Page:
A well-crafted announcement or statement is one that has been discussed, reviewed and revised, benefiting from layers of input. The platform, intent, voice, occasion, brand, target audience, veracity, legal implications and where the statement is originating should all be taken into consideration. A corporation or publicly held company’s statement will have been reviewed by people in legal, marketing, board of directors, etc. with the goal of ensuring that the messaging is on target. Ideally, every such statement goes through a review process to ensure objectivity and targeted messaging and responsible communication. That’s how you roll out a product, make an announcement or share new information in a way that fosters trust and confidence.

In such a process, the industry press also has a role. As a company has professional responsibility to its customers, the press likewise has responsibility to its audience. When a story is delivered through the medium of an established media outlet with high editorial standards, it gains credence and punch.

I share these thoughts in an attempt to see our industry’s workings in a meaningful light with respect to some aspects of current events. Without a doubt, there are more areas needing attention besides the two things I’ve focused on here. We can’t know exactly what our industry will be like as it recovers, but as we move ahead into the next phase of this pause and set goals and priorities, as we think about how to present ourselves in the post-pandemic recovery, we have plenty to look back upon, learn from, and strive for. In our role as industry press, we at InPark strive to be part of the solution.

Judith Rubin ([email protected]) is Editor of InPark Magazine. She is a leading journalist, publicist, strategist, blogger, content marketing specialist and connector in the international attractions industry. Judith has ties to numerous industry organizations, and has edited the annual TEA/AECOM Theme Index and Museum Index since 2006. She is a recipient of the TEA Service Award.

IMAGE: Sleeping Beauty Castle, Disneyland, 2019. Author: CrispyCream27. Published under CC BY-SA 4.0 license. https://commons.wikimedia.org/wiki/File:Sleeping_Beauty_Castle_2019.jpg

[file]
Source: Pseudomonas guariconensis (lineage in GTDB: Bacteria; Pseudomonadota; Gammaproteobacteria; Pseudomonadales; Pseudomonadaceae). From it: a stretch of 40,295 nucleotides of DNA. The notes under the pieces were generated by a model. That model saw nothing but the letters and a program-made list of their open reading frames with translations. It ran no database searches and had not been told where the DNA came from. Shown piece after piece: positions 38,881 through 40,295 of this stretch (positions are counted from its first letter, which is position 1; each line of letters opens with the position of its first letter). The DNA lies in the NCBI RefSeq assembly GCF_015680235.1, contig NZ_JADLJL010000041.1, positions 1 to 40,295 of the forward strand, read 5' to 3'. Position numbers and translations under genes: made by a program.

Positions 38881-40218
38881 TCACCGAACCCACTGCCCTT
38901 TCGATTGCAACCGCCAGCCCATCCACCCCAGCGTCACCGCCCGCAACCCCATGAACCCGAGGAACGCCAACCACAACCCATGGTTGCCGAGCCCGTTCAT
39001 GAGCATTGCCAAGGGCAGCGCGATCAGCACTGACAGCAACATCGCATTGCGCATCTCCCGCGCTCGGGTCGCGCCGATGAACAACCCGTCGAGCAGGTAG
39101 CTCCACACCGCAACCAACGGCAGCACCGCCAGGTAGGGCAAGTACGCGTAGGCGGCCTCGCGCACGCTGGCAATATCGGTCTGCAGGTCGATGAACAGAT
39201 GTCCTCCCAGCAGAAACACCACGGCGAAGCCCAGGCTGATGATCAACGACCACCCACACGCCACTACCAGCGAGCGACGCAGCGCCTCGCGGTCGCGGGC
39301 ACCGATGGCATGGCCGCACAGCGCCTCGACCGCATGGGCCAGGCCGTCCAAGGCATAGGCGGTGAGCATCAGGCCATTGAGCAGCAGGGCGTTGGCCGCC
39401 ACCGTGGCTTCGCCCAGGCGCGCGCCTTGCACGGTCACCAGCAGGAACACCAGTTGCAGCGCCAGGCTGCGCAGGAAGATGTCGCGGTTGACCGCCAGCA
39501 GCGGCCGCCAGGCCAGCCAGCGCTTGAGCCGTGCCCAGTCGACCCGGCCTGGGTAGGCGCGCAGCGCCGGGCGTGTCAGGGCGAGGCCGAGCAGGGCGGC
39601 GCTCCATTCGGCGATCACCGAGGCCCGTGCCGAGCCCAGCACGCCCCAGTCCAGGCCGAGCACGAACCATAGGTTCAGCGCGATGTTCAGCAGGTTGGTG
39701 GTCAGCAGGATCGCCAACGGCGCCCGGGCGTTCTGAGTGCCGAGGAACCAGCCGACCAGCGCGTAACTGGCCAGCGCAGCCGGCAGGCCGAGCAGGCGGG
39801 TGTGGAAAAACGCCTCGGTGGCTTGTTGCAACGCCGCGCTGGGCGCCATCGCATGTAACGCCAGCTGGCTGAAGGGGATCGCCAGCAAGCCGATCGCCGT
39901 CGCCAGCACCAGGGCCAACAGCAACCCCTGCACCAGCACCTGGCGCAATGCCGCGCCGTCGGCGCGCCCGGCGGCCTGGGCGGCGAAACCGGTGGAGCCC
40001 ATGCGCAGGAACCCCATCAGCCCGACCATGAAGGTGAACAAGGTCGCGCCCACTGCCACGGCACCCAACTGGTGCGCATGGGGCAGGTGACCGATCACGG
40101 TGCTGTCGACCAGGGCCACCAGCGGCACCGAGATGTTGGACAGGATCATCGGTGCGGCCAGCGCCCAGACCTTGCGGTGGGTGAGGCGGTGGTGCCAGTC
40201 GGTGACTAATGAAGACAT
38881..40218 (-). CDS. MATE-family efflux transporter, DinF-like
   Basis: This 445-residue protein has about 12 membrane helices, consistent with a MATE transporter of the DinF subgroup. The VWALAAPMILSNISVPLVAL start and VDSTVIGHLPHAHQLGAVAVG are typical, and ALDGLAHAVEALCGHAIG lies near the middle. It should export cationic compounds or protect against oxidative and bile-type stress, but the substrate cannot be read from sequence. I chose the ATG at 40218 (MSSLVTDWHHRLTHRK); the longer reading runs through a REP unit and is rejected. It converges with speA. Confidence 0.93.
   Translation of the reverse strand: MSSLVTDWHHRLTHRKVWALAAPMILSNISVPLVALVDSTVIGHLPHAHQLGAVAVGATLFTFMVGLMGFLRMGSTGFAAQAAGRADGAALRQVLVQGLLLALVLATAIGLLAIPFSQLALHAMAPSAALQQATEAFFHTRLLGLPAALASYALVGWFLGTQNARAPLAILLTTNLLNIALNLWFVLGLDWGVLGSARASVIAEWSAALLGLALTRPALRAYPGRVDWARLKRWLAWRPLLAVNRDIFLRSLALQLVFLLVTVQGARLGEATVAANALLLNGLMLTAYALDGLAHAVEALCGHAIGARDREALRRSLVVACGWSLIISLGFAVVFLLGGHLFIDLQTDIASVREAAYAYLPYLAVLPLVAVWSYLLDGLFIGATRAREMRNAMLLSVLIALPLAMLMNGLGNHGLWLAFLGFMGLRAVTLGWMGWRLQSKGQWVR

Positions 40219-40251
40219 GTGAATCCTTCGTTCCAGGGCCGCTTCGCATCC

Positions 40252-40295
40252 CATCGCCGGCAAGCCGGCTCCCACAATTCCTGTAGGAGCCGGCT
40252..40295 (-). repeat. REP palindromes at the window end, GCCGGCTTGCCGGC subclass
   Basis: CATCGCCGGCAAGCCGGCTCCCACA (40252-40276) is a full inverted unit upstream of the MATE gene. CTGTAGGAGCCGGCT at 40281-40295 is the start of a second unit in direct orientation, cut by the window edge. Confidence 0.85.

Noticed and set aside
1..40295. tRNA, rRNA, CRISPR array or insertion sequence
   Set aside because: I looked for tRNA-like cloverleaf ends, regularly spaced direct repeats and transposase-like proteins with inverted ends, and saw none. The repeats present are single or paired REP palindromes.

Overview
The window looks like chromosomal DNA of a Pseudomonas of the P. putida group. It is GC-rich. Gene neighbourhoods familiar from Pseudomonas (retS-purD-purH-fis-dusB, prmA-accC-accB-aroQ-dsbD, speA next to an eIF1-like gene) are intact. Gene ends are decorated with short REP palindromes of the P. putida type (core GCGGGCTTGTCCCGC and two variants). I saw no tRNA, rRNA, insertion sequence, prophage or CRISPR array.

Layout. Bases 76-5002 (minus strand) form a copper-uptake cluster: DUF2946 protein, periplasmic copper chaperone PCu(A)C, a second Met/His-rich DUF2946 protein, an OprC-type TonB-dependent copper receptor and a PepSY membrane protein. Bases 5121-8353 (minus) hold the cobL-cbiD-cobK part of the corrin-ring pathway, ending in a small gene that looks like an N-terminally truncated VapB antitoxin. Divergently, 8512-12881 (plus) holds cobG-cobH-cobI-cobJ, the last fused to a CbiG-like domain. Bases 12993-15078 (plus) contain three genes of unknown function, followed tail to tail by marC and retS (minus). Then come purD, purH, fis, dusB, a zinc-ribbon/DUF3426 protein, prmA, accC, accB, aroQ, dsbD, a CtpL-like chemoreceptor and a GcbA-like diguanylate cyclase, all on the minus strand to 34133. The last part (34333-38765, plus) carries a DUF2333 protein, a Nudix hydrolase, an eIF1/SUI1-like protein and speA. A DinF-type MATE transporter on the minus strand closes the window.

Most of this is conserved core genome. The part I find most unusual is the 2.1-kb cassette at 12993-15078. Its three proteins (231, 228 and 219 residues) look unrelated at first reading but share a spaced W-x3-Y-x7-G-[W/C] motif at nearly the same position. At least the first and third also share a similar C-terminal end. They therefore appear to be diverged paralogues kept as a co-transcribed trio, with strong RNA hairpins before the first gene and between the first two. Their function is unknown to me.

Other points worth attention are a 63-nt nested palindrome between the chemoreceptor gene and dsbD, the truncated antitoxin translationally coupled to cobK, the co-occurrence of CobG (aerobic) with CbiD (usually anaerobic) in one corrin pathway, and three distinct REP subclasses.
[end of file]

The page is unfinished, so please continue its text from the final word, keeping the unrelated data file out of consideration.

Judith Rubin
Judith Rubin ([email protected]) is a leading journalist, publicist, strategist, blogger, content marketing specialist and connector in the international attractions industry. She excels at writing about all aspects of design and technical design, production and project management. Areas of special interest include AV integration and show control, lighting design and acoustics, specialty cinema, digital video and world’s fairs. Judith has ties to numerous industry organizations. From 2005-2020 she ran communications, publications and social media for the Themed Entertainment Association (TEA). In 2013, she was honored with the TEA Service Award. She was development director of IMERSA, and co-chair of the 2014 IMERSA Summit. She was publicist for the Large Format Cinema Association in the 1990s, now part of the Giant Screen Cinema Association (GSCA) and has also contributed to the publications of PLASA, IAAPA and the International Planetarium Society. Already making her mark as a magazine and book editor, Judith joined World’s Fair magazine in 1987, which introduced her to the attractions industry. Launching as a freelancer in the mid 1990s she has contributed to dozens of publications and media outlets including Funworld, Lighting&Sound America, Sound & Communications, Urban Land, The Raconteur and The Planetarian. She joined InPark in 2010. Judith earned a Bachelor of Fine Arts from Pratt Institute. She has lived in New York City and the San Francisco Bay Area, and now makes her home in Saint Louis, where she is active in the local arts and theater community.